Mortgage originators are generally the only person a borrower interacts with when it comes to their mortgage; typically, the lenders are faceless entities behind a logo, a company name on the bottom of a mortgage statement.
Through a partnership with Rebuilding Together Boston, Mortgage Network Inc. proved that it not only has many faces, but also a heart, and helped rebuild the home of an elderly widow who had previously paid for home repairs that were never completed.
Brian Koss, executive vice president of Mortgage Network, said that getting involved in the community is clearly a benefit to local homeowners, but also to employee motivation as well.
“It’s nice when everyone gets a chance from behind the scenes, maybe people who aren’t customer-facing, get a chance to get out and meet the customers that they’re helping,” he said. People come back to the office reconnected with their work and what they do every day.
Employees and friends of Mortgage Network Inc. worked alongside members of the Massachusetts Mortgage Bankers Association to add safety modifications and exterior improvements to the home of Bernice, a 78-yaer old woman who suffers from lymphedema and was unable to safely move in or out of her residence.
This is the third year that Mortgage Network has partnered with Rebuilding Together, and they’ve also gotten involved with other housing-related endeavors such as working with veterans projects and Habitat for Humanity in various communities in the Carolinas, the mid-Atlantic region, and in Maine. Mortgage Network does a lot of rehab loans in New England particularly, where there’s such an old housing stock, and so they experience firsthand some of the pitfalls that go along with certain products—such as misconceptions about mortgage companies being involved with dishonest contractors.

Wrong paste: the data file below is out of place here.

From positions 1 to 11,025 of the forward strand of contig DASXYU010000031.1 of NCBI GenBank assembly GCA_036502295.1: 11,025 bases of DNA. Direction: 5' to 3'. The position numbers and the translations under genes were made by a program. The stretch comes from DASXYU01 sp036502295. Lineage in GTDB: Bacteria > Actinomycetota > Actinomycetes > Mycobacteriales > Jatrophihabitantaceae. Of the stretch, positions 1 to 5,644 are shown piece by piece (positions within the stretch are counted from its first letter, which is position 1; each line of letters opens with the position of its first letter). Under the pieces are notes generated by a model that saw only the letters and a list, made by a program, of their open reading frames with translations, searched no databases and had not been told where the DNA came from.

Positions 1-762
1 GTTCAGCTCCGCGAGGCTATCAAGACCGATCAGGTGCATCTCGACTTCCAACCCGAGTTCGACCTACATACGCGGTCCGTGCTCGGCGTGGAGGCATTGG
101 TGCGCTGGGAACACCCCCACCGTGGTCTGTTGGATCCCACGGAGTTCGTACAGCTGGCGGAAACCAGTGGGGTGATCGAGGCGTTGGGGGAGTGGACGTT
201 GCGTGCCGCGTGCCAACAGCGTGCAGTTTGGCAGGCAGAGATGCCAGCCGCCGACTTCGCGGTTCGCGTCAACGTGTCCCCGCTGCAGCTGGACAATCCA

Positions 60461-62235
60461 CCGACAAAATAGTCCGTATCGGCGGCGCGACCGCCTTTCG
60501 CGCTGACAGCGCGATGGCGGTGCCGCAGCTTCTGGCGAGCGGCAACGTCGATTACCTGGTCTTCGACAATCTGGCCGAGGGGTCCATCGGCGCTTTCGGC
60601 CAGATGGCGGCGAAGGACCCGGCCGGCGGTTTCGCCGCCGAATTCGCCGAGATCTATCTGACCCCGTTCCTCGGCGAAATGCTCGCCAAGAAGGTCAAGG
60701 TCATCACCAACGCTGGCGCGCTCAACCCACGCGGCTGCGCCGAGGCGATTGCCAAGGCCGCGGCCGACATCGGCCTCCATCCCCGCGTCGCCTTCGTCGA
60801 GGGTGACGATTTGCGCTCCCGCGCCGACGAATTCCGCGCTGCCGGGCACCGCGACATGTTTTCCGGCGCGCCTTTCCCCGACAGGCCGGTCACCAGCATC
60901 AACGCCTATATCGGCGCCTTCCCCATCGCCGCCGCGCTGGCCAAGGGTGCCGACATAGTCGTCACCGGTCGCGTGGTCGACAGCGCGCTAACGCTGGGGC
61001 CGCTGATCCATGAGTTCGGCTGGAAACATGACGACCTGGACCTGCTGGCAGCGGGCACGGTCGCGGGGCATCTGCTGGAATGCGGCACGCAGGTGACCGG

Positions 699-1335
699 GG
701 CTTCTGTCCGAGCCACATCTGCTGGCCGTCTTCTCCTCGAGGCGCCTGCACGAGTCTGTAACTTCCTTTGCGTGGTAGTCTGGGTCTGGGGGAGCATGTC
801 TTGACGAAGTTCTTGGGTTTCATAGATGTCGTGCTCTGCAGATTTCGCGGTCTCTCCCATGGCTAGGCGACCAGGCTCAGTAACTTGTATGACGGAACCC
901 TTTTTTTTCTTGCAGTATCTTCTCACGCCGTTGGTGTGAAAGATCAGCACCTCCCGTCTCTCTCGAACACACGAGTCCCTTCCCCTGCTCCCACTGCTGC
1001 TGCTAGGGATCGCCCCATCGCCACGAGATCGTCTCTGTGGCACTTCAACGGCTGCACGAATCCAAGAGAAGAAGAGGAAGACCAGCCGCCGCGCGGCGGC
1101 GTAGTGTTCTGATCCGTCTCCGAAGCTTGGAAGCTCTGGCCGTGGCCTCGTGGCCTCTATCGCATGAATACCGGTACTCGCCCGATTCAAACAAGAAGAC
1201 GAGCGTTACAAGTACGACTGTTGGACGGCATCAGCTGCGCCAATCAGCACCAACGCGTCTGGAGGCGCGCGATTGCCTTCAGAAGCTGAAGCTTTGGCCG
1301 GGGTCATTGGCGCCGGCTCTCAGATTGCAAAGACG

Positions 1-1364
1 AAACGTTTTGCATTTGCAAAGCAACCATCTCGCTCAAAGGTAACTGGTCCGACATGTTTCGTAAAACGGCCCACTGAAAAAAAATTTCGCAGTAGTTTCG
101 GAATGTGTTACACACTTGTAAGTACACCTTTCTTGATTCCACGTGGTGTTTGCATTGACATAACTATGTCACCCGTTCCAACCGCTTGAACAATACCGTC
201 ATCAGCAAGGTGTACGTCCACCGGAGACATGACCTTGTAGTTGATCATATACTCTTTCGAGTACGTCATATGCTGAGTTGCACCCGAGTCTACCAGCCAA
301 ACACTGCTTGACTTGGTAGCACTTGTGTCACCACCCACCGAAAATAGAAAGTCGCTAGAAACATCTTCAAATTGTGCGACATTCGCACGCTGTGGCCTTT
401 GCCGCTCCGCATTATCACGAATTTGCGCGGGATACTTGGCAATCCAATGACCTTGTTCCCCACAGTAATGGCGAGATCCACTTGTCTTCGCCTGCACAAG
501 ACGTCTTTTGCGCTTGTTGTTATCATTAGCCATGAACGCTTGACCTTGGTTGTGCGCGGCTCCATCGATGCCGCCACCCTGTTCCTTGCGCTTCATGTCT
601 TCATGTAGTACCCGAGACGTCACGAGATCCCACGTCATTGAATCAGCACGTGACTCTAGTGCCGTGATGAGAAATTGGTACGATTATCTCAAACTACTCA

“We have every incentive to want to do [a project] the right way because we are a lender . . . we know we’re on the hook, legally, through the life of that loan. So we have every reason to want this to be a good construction project,” he said. It’s the same thing with reverse, he added, where it’s not just about giving seniors money, it’s about setting them up for success later.
The alternative is being “the guy in the black trench coat”, he said, and no one wants to be that guy.
“You don’t want to be there as the family’s getting their stuff on the front lawn, it’s the worst. You get nightmares about it,” Koss aid. “You have to be able to put your head on the pillow at night and know you’re taking care of people and doing the right thing.”
Bernice and other past recipients of the program were identified through community outreach efforts, and local contacts then evaluate a recipient’s level of need and vet their application.
Koss said that after being in the local community for more than 30 years, and working side-by-side with realtors and builders is a way that everyone remembers that they’re just a collection of people and housing work isn’t as meaningful to anyone without that connection.
“What are we other than our people? We want to show our face in the community, and we give as much out of it as we give,” he said. “We don’t want it to be a file, we don’t want it to be just a number, and it brings it home there, so it really works for us both ways.”